“Crystal clear.”

“Good. Now then, our time is almost up. Have you ever been to Al-anon?”


“How much have you been to Al-anon?”

“Off and on for like eight years now.”

“If we are going to work together, you will be going weekly. I will give you a schedule and an attendance sheet for you to take with you and have signed, and I want 90 in 90 and no less. Secondly, I have a rape support group that I want you to attend. It meets on Tuesdays at three.”

“But I work—”

“If Mr. Corwynn gives you a hard time about it, let me know, I’ll deal with him, but I expect you in attendance at that meeting.”

I sighed, thinking how much I hated this. I abhorred these self-help meetings. They’ll take up more of the time that I would rather spend at Alex’s baby grand at night.

“How much do you disassociate now?”

“I did the night I was raped, but I haven’t since.”

“How do you feel about medication?”

“I don’t want any.”

“And how are you sleeping?”

“I’m not.”

“Which means Atlas isn’t sleeping either. With his heart condition, that’s not good for him. We’re going to make a deal, you and me,” Ruby replied, pointing her perfectly red salon manicured nail between the two of us.

“Oh?” I asked, sitting forward, as if I was interested, which I was not. We’d see if I’d make the deal, but chances were that I wouldn’t.

“I’m going to write you a script and you’re going to take it, not for yourself but for Alex. When you get around to giving a damn about yourself, then you can take it for you, but being the little caretaker you are, you’ll take it for Alex, right?”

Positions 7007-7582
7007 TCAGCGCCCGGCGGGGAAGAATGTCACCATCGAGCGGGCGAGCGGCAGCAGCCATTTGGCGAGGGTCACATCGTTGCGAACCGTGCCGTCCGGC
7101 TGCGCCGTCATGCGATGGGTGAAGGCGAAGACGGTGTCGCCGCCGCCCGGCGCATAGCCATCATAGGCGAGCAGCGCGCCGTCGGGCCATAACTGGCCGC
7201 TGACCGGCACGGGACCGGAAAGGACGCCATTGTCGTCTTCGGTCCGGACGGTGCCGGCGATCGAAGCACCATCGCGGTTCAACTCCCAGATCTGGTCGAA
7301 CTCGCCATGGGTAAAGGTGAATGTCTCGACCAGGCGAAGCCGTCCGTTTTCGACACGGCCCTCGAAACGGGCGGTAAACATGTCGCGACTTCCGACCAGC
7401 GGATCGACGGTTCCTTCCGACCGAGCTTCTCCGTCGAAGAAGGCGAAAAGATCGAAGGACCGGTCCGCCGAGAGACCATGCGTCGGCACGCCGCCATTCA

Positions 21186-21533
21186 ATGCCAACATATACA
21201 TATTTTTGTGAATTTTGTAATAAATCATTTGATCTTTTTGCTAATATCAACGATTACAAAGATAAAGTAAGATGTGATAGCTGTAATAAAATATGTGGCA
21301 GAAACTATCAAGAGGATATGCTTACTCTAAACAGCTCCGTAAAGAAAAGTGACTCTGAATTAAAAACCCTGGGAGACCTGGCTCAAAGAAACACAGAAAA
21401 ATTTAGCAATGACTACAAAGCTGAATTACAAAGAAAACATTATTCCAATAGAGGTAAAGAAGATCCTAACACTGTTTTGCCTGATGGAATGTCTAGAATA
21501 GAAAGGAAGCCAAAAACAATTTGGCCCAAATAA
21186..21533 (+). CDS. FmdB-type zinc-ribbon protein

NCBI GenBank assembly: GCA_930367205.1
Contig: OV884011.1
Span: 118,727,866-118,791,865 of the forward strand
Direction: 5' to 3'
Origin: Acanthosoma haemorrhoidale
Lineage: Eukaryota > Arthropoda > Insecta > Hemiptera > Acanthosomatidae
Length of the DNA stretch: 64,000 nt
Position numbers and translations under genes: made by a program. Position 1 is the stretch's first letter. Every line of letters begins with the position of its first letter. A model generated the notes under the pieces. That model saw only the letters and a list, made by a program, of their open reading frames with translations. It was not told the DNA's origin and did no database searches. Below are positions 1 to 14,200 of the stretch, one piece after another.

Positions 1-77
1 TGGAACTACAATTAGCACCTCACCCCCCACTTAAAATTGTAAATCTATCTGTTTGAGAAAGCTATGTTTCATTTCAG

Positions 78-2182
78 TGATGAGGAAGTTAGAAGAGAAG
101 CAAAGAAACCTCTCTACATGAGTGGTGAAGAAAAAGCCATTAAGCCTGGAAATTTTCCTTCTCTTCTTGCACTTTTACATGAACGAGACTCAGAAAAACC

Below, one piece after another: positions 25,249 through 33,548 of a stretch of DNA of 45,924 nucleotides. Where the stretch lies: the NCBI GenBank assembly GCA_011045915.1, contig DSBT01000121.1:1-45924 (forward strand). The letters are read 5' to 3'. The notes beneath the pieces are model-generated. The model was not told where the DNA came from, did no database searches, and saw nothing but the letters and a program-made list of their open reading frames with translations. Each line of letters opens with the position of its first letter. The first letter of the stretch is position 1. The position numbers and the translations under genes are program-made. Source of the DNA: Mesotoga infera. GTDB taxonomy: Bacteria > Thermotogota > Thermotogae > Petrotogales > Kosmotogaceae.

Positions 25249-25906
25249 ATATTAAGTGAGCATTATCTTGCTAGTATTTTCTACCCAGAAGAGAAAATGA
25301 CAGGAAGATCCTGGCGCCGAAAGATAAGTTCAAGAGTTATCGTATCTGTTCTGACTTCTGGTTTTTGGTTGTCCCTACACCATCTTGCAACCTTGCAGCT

“Fine, whatever,” I replied, sitting back and crossing my arms in front of my chest.

“Oooh, girl, you’re gonna learn not to say fine, whatever, ’round me. Fine, whatever is what’s gotten you where you are right now. No fine, whatever, Megan. Fine, whatever is going to land you in the grave with another Mr. Wrong. Getting your shit together will make the difference in your finding Mr. Right or Mr. Wrong this next time out.”

“There won’t be another—”

Before I could finish what I was saying, Ruby put her hand up so that her palm faced me, and I shut my mouth. At that moment, I wasn’t pleased with Alex’s choice of psychiatrists, and he was about to find out why I wouldn’t return for a second visit.

“Now you just go save that breath. We both know that he won’t be the last, don’t we? Don’t know whom you’re trying to mess with, do you? That ain’t gonna play here, Miss Megan.” Ruby scribbled something on a script then did the same on the next.

“Have you ever been on Prozac?”


“Any problems with it?”

“No. You really don’t want me getting into a relationship again, do you?” I asked, considering my own sexual dysfunction caused by Prozac.

“Oh well, now you have done figured me out. Let’s just say that sex should be the least of your worries, for the time being, my dear. I want you to get these on your way back to Alex’s house and take a dose when you get there and another at dinner. About an hour before bed, I want you to take one of the others. Those are sleeping pills, and I only want you to take one per night. If you can’t sleep even with the one, I want you to call my service, and I’ll call you back, then we’ll discuss it from there, all right?”


“No fine, whatever that time? You’re catching on. That’s good, I like a fast learner. Now, I want to see some meetings on this attendance sheet when I see you on Friday. Let’s say one-thirty, all right?”


Ruby put the appointment card, the prescriptions and the Al-anon paperwork in an envelope then handed them all to me before ushering me out of her office and into the lobby again, and as far as I was concerned, it was the last time I’d step foot in there.